Lists are a popular trend in sports.
Whether meaningful or meaningless, lists are good. They force fans to think, to choose sides. Either you agree with the list and the order or you don't.
Lists aren't about being right. They're about creating a topic for conversation.
So here's the topic: Which U.S. players have had the biggest impact on American soccer?
Maybe it came through one big game, a great run of form, or through career achievements, but by whatever means, these players have left an indelible impression on America's soccer psyche.
This is a list of 10, so it is by no means complete...that's why a U.S. Soccer Hall of Fame was created. Soccer is a team sport, and American soccer is what it is today because of the efforts of a large group, not 10 individuals.
What follows are 10 athletes whose contributions to American soccer are a step above most.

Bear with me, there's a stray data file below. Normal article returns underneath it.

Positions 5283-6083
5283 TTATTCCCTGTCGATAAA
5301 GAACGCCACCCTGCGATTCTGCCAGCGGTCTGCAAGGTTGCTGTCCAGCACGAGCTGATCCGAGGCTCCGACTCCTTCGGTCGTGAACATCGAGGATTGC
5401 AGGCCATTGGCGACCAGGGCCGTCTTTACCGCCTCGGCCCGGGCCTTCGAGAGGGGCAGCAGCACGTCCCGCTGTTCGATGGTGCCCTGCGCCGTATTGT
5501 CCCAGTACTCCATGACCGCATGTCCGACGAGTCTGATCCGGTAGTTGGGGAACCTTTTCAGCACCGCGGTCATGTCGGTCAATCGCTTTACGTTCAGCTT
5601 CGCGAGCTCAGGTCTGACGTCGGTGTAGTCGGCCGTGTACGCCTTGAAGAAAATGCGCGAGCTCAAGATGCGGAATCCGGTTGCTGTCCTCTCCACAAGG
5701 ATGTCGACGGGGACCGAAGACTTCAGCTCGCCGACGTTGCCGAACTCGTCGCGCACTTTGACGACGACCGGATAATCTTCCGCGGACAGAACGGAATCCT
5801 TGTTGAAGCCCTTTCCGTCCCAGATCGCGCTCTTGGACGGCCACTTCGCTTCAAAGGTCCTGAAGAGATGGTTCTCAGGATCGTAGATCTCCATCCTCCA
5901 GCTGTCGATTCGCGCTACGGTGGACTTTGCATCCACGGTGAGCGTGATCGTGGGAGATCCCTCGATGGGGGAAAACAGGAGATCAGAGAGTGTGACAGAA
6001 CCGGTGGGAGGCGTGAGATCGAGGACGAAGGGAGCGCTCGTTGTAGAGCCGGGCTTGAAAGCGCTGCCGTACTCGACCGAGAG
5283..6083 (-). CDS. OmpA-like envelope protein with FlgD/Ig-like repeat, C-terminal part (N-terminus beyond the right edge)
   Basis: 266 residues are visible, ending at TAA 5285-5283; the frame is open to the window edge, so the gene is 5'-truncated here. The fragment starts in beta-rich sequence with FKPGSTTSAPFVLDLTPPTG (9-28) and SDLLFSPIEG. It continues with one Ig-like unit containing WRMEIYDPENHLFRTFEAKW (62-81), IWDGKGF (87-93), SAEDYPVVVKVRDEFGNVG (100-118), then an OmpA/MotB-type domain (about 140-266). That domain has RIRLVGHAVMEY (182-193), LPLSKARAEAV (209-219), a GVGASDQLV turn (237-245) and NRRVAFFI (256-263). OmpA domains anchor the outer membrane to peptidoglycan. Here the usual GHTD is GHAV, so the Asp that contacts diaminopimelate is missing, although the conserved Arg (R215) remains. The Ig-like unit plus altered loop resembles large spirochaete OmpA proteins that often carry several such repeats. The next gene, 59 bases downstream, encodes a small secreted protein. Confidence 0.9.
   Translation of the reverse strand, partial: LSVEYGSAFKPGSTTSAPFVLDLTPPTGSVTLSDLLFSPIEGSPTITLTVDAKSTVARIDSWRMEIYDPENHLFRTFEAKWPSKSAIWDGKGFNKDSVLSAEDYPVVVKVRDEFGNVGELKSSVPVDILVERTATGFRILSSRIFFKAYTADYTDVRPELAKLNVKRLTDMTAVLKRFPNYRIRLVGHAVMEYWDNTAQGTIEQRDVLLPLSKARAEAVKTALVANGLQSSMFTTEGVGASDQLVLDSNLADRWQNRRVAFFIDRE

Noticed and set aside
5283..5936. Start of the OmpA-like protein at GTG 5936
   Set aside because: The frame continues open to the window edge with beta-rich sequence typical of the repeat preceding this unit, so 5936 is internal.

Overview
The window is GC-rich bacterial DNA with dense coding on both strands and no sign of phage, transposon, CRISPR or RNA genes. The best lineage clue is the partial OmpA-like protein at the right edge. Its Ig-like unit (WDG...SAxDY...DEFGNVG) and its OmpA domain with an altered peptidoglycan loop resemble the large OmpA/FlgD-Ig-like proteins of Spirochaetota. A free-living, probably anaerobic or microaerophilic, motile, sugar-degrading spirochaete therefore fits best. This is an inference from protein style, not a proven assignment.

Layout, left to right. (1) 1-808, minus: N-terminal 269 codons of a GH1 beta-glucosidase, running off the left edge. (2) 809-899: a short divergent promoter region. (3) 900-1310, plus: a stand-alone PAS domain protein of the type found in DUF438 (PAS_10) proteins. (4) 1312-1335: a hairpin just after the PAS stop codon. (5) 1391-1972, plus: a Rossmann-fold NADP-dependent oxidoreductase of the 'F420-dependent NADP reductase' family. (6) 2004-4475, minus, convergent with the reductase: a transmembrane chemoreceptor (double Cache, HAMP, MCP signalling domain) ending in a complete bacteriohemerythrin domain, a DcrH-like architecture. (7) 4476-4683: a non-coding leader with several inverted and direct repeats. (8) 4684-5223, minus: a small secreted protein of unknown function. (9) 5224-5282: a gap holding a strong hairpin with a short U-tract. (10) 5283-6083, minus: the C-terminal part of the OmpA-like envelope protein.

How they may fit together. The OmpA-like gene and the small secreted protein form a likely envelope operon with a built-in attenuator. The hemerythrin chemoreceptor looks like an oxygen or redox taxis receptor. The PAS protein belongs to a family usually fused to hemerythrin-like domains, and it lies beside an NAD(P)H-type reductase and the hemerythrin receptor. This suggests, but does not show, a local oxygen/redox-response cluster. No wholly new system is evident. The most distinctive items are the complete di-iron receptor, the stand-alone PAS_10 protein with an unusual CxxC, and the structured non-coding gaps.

A couple of caveats: The list is based on the "Rebirth of American Soccer," which began in 1990, when the U.S. Soccer got organized in a big way, sponsoring players, setting up a plan for the '94 World Cup, and setting long-term goals (say for 2010).
It is a list based on the accomplishments of players as of today. This list will change between now and the end of the World Cup, not to mention by the 2014 World Cup in Brazil. It's more of an assessment of where the U.S. stood right before the 2010 World Cup.
Already players like Oguchi Onyewu (by playing for free at AC Milan next year) are making a huge impact. Even though he's barely missed the cut this time, he may find his way on the list in the near future.
Other honorable mentions include: Frankie Hejduk, Freddy Adu (for the hype), Paul Caligiuri, Michael Bradley, Bob Bradley, Carlos Bocanegra, Tab Ramos, Preki, Alexi Lalas, Marcelo Balboa, Earnie Stewart, and Cobi Jones. Clearly, there are too many names to list them all here.
Finally, the players were rated in how their accomplishments reflect the MNT. Club successes were considered, but only on how it affected the reputation of the player in relation to being an American or the national team.
If a player is a top-10 all-time scorer for in the New Zealand Premier League but only had one cap for the national team, his accomplishments have few repercussions for America or its team and the player was less likely to have an overall national impact.
The players are in order of their success; the greater the impact, the lower the number.